Who drove this Plymouth Satellite Funny Car?
Let’s play a game. Who didn’t drive this Plymouth Satellite Funny Car?
I’m joking, of course. Any drag racing fan could compile a long list of drivers who never sat in this particular flopper.
Still, I am amazed at the number of famous drivers and car owners who are connected to this mild-appearing funny car.
Complicating things is the fact the car was sold numerous times, and chassis artisan Don Long apparently built at least two Satellite AA/FCs for the original owners.
The Whipple & Mr. Ed Plymouth Satellite Funny Car
We start with the team of Whipple & Mr. Ed, who inspired fear in many racers in the ’70s.
Art Whipple, who eventually became the driving force behind Whipple Superchargers, first came to fame as owner of the formidable Whipple & McCulloch funny car team. Ed McCulloch acted as the driver, but he was not Mr. Ed.
Ed Wills, known as Mr. Ed, is probably best known for a line of wind-cheating, form-hugging dragster trailers. Mr. Ed trailers were the choice of most of the top digger teams in the days before Chaparral and eighteen-wheel haulers.
It wasn’t much of a leap to progress from fiberglass trailers to complete funny car body shells. Before long Mr. Ed was cranking out a line of FC bodies, including a host of one-piece, full-size Plymouth Satellites.
At the same time, the Mr. Ed name appeared on a variety of nitro machines. You could find the Mr. Ed moniker emblazoned on Top Fuel dragsters, Drag Boats, and of course, Funny Cars.
After a towing incident destroyed the Whipple & McCulloch Duster, Ed Wills joined the outfit to field the revamped Whipple – McCulloch & Mr. Ed ‘Cuda.
Eventually, McCulloch moved on and for 1972 Whipple & Mr. Ed put together their first Don Long Satellite.
How many Satellites did Don Long build?
Here’s where things start to get twisted. In 1972, Wills also owned a Charger funny car, appropriately christened Mr. Ed. Bobby Rowe ended up in the guard rail with that car, leaving Wills to concentrate on the Satellite, as well as his drag boat and top fuel efforts. Dave Beebe was enlisted to drive the Satellite.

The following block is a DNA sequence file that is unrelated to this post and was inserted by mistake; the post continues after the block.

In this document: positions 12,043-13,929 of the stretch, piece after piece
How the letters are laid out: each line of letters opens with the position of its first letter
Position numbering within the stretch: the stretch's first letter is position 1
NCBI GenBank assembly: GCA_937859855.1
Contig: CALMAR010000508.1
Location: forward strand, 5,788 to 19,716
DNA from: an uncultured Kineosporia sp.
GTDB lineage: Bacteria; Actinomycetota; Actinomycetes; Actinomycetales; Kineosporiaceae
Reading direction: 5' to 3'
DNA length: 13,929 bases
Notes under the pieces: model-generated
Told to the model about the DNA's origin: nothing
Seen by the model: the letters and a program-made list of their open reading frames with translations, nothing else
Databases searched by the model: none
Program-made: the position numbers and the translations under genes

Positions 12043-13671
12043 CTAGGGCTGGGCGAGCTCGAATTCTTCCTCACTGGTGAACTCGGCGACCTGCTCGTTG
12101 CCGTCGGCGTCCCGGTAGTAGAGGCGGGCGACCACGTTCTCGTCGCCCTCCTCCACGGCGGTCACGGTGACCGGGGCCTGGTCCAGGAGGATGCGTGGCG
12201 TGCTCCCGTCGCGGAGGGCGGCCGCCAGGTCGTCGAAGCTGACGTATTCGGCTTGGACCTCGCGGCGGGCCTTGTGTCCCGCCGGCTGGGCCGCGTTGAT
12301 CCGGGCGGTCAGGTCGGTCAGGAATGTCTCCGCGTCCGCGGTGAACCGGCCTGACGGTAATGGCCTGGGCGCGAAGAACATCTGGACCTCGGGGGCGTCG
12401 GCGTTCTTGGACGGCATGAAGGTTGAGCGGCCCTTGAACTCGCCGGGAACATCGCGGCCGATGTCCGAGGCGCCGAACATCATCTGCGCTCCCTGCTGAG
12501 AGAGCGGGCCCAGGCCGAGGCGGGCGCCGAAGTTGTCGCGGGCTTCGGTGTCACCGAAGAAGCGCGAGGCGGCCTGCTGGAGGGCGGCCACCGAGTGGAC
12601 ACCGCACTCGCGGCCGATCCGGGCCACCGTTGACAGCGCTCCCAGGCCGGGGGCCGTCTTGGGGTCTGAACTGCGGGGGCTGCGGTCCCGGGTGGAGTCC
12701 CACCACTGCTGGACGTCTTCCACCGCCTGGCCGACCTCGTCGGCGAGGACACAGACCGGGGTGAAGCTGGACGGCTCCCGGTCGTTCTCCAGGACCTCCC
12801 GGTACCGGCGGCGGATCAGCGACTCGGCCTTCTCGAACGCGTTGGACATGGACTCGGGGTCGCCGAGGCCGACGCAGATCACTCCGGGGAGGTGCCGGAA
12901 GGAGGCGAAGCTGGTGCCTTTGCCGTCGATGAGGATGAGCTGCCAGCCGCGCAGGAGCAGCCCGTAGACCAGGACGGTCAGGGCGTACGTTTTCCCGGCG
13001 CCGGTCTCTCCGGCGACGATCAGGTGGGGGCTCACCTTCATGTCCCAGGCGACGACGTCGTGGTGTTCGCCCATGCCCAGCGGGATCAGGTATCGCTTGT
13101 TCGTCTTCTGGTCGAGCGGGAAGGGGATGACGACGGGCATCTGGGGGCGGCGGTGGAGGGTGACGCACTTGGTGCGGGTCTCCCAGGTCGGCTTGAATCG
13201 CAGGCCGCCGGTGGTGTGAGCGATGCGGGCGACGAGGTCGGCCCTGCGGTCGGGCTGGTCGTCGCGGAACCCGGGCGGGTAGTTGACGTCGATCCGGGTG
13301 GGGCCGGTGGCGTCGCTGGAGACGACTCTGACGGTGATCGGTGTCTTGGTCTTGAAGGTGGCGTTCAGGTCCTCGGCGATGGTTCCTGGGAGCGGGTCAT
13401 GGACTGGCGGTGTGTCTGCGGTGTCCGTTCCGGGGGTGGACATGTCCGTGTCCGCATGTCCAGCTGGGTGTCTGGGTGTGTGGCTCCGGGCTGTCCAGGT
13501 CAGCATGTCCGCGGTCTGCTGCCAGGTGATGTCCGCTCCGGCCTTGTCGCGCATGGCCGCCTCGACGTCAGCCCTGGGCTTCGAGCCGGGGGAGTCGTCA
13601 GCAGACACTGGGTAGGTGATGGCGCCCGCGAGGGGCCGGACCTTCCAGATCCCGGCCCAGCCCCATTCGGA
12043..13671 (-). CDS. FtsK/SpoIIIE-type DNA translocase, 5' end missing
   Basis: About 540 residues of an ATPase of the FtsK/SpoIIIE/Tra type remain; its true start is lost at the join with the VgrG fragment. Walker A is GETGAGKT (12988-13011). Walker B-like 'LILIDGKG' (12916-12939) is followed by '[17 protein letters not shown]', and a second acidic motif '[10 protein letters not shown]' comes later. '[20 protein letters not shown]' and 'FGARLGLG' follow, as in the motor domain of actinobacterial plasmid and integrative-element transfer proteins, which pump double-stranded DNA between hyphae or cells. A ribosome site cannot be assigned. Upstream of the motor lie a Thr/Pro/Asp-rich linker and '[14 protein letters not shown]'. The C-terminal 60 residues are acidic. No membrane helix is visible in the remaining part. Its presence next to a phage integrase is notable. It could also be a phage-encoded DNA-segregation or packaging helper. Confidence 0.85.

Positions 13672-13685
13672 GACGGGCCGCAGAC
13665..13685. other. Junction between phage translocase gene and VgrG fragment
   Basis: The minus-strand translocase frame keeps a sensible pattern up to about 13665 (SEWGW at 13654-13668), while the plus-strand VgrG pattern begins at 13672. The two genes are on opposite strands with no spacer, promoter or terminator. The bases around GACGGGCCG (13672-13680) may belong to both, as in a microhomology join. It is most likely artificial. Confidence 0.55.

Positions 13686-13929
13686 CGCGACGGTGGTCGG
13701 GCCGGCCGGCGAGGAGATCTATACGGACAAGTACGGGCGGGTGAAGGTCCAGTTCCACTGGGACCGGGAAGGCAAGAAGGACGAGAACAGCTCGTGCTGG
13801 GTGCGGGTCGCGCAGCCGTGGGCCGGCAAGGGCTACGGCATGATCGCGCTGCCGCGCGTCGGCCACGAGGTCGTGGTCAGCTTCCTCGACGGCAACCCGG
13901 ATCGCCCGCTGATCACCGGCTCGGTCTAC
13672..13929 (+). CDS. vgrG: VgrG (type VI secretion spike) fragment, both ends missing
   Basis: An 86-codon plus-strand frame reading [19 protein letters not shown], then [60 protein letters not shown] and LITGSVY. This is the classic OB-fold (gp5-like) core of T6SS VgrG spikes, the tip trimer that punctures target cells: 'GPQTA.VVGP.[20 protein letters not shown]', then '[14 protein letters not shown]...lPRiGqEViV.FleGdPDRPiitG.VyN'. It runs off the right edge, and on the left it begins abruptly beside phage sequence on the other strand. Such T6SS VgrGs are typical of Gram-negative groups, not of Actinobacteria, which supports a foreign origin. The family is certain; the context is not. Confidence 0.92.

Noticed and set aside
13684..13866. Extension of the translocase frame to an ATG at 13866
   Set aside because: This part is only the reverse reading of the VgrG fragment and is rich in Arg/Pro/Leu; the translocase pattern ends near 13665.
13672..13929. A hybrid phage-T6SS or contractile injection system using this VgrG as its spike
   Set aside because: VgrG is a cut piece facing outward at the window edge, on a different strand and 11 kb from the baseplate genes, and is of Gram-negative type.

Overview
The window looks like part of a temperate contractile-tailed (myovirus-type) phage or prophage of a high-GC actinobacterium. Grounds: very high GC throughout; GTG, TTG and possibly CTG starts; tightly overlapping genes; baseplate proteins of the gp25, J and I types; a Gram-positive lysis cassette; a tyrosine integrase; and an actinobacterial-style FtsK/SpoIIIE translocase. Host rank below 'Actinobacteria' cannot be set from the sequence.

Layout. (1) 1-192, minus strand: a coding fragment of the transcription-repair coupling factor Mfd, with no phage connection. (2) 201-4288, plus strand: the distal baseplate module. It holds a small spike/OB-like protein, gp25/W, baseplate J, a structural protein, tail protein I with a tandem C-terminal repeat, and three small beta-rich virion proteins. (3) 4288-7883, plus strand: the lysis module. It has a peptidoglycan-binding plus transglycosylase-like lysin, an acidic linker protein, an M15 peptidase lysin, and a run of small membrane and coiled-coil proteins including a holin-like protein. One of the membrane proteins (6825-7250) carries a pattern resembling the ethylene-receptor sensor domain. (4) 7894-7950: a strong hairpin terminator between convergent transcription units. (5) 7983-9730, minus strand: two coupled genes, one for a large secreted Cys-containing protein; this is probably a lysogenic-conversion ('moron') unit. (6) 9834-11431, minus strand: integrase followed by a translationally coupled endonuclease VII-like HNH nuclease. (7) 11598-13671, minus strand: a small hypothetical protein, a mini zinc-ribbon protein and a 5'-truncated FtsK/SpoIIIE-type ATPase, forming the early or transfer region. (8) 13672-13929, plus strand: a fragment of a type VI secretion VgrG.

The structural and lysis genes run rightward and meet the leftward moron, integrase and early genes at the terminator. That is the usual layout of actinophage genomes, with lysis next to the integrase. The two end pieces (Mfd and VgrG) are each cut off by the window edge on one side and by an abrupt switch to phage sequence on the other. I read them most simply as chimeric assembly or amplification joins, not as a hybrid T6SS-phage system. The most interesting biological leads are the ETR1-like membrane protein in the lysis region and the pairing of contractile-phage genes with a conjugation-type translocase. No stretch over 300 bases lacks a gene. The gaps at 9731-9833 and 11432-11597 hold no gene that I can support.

In 1973, Beebe left the team. Replacing him were famous dragster handler Mike Snively and future Top Fuel World Champion Kelly Brown. Both men took turns driving the machine. But I’m not clear which car these two former dragster shoes actually drove.
In early 1973, Tom Hoover turned up with a Plymouth Satellite he called Showtime. According to Draglist, that car was the former Whipple & Mr. Ed flopper. But Whipple & Mr. Ed were also campaigning a Satelite AA/FC in 1973 and beyond. I can’t be sure whether Snively and (Kelly) Brown drove the first Satellite or if they were in the second Plymouth.
For 1974, former Ramchargers pilot Leroy Goldstein assumed the driving chores. Jack Martin, who had driven a top fueler for Wills in the past, was also listed as a driver. Once again, it is challenging to determine in what order each driver appeared. Since Hoover’s Showtime was active in 1973, It seems likely Goldstein and Martin both drove the second Satellite during the ’74 season.
Still with me? Well, pull those belts tight, because we are just getting started.
Enter Big Mike Burkhart
Whipple & Mr. Ed sold the Satellite to Texan Mike Burkhart in 1975. “Big Mike” always ran Chevrolets, but the full-bodied Plymouth became an exception. For the driver, Burkhart tapped another rising star: Richard Tharp. Tharp toured extensively with the car in ’75, before returning to the seat of the fabled Blue Max, a car he drove in the early ’70s.